First Responders Struck by Vehicle While Assisting after Crash in Hendersonville

Posted in Pedestrian Accident,Personal Injury,Tennessee Accident Law on April 18, 2017

A vehicle struck three first responders in Hendersonville late Saturday evening, causing all three to suffer injuries.

Per a report by WKRN.com, the responders were working at a crash scene at the intersection of New Shackle Island Road and Drakes Creek Road just before 8:30 p.m.

The previous crash involved two people who were injured while riding a motorcycle. While the emergency responders were attending to that accident scene, a passing vehicle drove into the path of the workers and struck a sheriff’s deputy, an EMS worker, and a firefighter before crashing into a parked ambulance.

The sheriff’s deputy and the EMS worker were both transported to a local hospital to receive treatment and observation by medical staff, but both were released after they were determined to be okay.

No information has been released about the severity of the firefighter’s injuries, and the Tennessee Highway Patrol is still investigating the crash.

How Can You Avoid Causing an Accident when Driving near First Responders?

First responders save lives, but in the process, they often put their own lives at risk. Auto accidents require that first responders exit their vehicles and work on or near busy roadways. Sometimes, they’re even directly in the path of oncoming traffic. Unfortunately, first responders are seriously injured and even killed every year in Tennessee by passing vehicles.

Tennessee passed the Move Over Law in 2006 to protect first responders, and it was expanded in 2011 to protect utility workers. In addition to following that law, following these tips can also help you reduce your chances of injuring a first responder:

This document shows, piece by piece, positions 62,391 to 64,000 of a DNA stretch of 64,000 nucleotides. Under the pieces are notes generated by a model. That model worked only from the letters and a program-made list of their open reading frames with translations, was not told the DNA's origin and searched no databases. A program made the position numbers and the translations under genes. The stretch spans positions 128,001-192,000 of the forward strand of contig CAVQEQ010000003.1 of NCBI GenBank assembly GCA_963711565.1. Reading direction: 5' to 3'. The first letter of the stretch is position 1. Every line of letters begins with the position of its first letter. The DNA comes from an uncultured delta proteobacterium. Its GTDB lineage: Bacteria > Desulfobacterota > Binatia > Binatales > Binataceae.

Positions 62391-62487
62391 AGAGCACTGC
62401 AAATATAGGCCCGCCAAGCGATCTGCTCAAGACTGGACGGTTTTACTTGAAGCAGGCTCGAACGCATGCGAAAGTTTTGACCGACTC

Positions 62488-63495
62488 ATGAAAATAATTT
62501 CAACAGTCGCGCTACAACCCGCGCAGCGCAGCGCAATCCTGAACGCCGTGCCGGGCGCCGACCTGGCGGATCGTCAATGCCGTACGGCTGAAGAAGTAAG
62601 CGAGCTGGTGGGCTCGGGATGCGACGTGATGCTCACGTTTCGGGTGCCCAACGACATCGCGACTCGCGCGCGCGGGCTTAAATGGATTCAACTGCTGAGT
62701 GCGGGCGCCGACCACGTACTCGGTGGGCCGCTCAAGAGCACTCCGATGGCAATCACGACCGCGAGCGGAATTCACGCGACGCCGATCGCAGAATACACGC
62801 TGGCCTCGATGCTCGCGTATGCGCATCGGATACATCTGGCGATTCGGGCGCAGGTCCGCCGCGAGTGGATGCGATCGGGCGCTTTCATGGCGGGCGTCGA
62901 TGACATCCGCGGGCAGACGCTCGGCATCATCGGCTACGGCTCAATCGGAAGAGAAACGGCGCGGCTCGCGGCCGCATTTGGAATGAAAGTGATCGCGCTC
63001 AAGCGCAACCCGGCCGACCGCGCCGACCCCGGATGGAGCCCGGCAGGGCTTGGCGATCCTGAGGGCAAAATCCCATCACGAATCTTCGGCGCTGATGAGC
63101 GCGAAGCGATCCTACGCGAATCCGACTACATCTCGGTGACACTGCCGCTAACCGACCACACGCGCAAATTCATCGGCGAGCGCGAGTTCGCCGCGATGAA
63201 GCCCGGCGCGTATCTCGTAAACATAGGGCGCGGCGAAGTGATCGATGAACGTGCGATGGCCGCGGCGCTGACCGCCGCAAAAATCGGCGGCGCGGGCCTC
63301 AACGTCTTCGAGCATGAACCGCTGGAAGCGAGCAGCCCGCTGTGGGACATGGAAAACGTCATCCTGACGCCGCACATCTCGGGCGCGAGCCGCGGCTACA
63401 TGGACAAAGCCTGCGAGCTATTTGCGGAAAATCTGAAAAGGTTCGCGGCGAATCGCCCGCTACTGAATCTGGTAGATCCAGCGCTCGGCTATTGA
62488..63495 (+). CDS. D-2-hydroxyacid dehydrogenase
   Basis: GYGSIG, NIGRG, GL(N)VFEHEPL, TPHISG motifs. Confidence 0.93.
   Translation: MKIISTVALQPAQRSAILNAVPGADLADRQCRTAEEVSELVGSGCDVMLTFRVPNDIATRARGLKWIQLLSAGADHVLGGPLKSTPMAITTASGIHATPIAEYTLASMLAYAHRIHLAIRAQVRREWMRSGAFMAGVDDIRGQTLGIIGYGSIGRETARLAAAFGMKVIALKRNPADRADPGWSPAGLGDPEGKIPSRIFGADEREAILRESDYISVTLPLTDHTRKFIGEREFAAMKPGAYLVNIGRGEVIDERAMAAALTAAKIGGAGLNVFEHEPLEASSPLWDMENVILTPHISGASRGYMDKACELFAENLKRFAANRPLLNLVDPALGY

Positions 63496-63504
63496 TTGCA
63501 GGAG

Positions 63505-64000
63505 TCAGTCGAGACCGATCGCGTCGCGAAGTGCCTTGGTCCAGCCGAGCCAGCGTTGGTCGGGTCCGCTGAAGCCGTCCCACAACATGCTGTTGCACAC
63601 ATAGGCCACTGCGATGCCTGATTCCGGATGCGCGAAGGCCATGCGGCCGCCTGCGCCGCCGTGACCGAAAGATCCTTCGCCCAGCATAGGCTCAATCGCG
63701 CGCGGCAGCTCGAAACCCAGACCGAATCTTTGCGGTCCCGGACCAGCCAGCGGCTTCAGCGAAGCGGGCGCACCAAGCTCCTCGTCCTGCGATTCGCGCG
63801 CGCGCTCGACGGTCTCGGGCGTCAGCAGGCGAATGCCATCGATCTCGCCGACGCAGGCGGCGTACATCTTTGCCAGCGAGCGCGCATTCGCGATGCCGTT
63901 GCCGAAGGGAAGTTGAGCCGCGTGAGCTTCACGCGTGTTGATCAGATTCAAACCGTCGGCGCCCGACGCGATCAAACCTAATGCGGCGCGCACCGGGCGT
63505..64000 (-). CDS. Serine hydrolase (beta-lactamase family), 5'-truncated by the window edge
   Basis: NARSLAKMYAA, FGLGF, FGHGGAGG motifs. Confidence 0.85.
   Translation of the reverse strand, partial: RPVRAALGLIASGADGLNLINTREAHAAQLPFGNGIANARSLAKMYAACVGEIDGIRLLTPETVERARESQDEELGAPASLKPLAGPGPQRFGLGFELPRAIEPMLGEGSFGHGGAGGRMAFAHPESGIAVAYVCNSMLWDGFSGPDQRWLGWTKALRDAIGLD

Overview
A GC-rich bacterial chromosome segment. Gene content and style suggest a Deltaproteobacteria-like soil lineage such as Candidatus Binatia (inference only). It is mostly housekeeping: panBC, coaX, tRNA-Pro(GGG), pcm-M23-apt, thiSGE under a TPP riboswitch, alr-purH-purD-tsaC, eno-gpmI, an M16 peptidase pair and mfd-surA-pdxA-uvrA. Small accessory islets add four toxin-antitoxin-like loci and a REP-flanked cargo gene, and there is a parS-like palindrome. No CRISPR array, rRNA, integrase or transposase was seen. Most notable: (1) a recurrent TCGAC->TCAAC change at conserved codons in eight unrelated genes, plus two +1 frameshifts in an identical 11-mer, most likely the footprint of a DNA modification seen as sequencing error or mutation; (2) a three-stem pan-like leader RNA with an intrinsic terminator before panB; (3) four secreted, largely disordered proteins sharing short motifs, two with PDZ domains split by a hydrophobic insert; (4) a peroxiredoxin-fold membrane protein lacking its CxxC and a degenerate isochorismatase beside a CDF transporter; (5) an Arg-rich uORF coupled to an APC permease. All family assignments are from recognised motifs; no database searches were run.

• Keep your eyes and mind focused on the road.

Many drivers experience some level of curiosity when they pass an accident scene or an incident that involved emergency responders on the side of the road. But taking your eyes and mind off the task of driving and focusing instead on what’s going on near your vehicle can increase your risk of causing a secondary accident.

  • Follow instructions from emergency responders.

Sometimes, accidents and other incidents can result in emergency responders closing roadways or rerouting traffic on detours. When that happens, a law enforcement officer may stand in the roadway to direct traffic. Always be prepared for the presence of pedestrians in or near the roadway when you approach accident or incident scenes, and follow their instructions if they tell you to turn onto a connecting road or turn around.

  • Be prepared for emergency vehicles to enter or exit the accident scene.

At accident and incident scenes, police cars, firetrucks, ambulances, and rescue vehicles may enter and leave at any time. It’s important to be prepared for this possibility when you’re driving near these areas. Following the Move Over Law gives emergency responders an empty lane to merge back into traffic, while slowing down when there isn’t room in adjacent lanes means they’ll be able to see oncoming traffic before re-entering the highway or interstate.

  • Don’t stop at accident scenes if emergency responders are already present.

While stopping your vehicle in a safe location, calling 911, and providing basic assistance can be life-saving for victims after accidents, stopping and trying to help when emergency responders are already present is unnecessary and even dangerous—especially if you must drive near emergency responders or walk on the shoulder/cross traffic to reach the accident scene.

Law enforcement officers, ambulance crews, firefighters, and rescue workers play vital roles in keeping everyone in Middle Tennessee safe. In return, it’s important for drivers to always observe the Move Over Law when emergency responders are stopped on or near a roadway while also following the tips listed above. Secondary accidents involving other vehicles or even emergency responders themselves are all too common near primary accident scenes, and they often involve distracted or negligent drivers.

If you or someone you know was hurt in an accident caused by a negligent driver, you may be eligible to pursue a claim for compensation for your medical bills and lost wages. Matt Hardin Law’s team of Nashville auto accident lawyers has more than two decades of experience fighting for the rights of injured victims like you, and we know what it takes to get successful resolutions. Contact us today by calling (615) 200-1111 or completing a free online consultation form.